I would say that Mary, my mother in heaven who knows me and loves me, would not be happy to see her children duped into following around a sock puppet that looks like her, even if it makes them say the rosary and go to Mass more often. I would say that, as the eternal queen of Heaven and earth, Mary can work to convert the hearts of sinners without the help of a tour guide agency.  I would say that no one should dare muscle past my Holy Mother and say, “Looks like you need some help with these pesky kids, little lady. You sit back, and I’ll put on a really convincing show, and we’ll have them peaceful and docile in no time!” I would say that no one must dare to lie to Mary’s children, especially in her name. There are some things you don’t mess around with.

Read the rest at the Register.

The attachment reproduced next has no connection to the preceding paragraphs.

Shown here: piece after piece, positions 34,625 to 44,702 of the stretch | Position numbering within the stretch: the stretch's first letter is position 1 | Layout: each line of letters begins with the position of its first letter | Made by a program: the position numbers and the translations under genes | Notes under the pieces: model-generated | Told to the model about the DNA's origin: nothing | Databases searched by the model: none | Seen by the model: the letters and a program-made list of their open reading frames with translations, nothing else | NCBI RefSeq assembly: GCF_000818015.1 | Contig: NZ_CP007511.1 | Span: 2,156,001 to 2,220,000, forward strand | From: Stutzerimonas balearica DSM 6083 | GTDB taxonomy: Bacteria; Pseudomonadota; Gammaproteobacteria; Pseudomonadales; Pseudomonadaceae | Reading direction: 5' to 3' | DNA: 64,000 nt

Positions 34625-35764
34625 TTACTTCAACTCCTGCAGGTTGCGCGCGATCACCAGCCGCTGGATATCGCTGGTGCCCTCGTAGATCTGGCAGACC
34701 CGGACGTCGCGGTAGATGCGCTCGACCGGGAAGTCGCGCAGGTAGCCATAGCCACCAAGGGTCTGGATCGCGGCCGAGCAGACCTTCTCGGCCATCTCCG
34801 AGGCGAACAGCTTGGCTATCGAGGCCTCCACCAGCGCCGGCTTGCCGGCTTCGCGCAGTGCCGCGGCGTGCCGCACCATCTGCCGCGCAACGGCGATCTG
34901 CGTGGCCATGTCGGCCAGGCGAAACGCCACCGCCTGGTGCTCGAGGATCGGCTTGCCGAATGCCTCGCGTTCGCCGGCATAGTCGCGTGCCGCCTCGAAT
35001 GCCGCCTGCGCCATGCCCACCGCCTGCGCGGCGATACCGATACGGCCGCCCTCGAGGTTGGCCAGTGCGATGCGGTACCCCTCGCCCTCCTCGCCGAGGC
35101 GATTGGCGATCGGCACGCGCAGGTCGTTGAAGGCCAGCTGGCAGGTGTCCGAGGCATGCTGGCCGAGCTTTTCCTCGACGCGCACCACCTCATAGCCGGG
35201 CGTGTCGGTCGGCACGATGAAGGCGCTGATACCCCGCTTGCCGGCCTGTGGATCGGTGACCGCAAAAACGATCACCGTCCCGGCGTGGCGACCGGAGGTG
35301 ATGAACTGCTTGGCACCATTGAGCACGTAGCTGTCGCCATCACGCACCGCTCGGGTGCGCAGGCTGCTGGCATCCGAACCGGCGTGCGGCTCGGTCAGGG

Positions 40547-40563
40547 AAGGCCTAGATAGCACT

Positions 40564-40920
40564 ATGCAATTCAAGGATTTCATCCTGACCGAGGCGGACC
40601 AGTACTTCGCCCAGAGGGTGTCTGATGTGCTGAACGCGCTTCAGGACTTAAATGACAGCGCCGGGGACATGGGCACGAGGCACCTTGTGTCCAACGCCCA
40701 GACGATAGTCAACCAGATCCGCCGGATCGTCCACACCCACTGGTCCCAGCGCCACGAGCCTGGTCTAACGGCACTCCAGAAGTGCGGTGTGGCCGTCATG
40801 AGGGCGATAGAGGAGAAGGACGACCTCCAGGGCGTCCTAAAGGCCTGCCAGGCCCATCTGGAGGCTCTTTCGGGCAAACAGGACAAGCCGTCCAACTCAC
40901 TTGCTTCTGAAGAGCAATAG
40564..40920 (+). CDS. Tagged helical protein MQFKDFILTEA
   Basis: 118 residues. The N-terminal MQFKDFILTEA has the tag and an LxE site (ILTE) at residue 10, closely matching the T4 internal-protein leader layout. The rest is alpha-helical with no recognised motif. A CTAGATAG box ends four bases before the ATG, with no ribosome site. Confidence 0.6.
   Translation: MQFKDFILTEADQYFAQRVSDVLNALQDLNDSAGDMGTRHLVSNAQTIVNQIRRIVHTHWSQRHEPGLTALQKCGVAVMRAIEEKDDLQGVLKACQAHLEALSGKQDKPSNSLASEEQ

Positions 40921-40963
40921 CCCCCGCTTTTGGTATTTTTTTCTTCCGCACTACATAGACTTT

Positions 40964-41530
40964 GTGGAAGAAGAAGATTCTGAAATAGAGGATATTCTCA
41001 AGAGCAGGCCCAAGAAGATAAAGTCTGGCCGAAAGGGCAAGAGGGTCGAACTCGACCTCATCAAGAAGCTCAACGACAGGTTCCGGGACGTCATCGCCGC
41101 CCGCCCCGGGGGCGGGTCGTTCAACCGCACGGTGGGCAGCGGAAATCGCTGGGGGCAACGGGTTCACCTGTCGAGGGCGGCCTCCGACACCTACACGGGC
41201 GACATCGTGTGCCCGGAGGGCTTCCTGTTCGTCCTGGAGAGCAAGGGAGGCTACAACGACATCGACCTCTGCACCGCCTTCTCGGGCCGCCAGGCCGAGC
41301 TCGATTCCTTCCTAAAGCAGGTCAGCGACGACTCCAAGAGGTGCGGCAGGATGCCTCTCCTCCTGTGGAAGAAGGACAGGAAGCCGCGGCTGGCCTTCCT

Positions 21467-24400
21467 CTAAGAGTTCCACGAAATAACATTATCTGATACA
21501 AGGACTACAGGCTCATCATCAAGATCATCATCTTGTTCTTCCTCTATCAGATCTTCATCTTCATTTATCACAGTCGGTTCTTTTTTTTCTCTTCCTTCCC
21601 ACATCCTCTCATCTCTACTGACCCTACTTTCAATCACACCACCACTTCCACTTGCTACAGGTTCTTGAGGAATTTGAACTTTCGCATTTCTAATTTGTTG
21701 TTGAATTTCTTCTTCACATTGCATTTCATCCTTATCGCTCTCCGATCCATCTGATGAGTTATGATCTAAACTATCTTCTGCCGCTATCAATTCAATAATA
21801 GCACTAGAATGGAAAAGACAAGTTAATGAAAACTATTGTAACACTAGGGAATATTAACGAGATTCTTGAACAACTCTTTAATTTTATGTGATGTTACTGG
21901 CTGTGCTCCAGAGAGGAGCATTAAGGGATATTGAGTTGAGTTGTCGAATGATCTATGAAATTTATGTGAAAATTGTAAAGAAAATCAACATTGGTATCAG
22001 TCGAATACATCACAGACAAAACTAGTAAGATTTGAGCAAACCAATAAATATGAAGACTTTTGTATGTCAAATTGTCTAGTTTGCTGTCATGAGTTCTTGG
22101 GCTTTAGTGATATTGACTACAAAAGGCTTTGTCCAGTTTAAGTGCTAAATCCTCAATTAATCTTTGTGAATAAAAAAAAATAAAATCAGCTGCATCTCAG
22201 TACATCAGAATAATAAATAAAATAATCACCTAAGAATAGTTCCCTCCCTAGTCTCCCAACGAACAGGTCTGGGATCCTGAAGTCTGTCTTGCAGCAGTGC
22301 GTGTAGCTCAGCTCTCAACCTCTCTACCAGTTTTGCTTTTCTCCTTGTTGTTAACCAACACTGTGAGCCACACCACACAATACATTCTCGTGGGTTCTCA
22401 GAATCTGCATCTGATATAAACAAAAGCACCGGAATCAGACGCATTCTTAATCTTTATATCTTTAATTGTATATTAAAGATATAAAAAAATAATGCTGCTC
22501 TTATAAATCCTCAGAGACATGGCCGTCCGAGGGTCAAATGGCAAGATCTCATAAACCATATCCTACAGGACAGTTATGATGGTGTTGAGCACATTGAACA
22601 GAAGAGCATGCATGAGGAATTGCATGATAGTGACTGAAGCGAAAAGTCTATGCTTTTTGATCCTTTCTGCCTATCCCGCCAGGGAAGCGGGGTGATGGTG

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Mother and Child: A Christmas Gallery of Original Art

Merry Christmas, everybody! I offered up Midnight Mass for all of you, especially for anyone who is lonely or grieving or in pain today. Thanks for another wonderful year of company.

Over at the Register today, nine artists have graciously shared their lovely Madonna and Child artwork with us. Here is just one, by 16-year-old painter Noyuri Umezaki:

 

Christmas art Umizaki

 

Check out the rest here.

At the Register: Maite Roche is a treasure

 

As a writer with children, I receive lots and lots of Catholic children’s books, and nearly every time, I regretfully decline to review them, because I cannot deal with the way Mary and Jesus’ faces are drawn. The best of them are blank and insipid, giving the impression that the Holy Family was dabbled in narcotics; and the worst are goony and pandering. Take it from me: transferring Spongebob’s features onto a human body and slapping a halo on his head is not, in fact, the best way to attract little children to the Faith.

Maite Roche is different! Read the rest at the Register.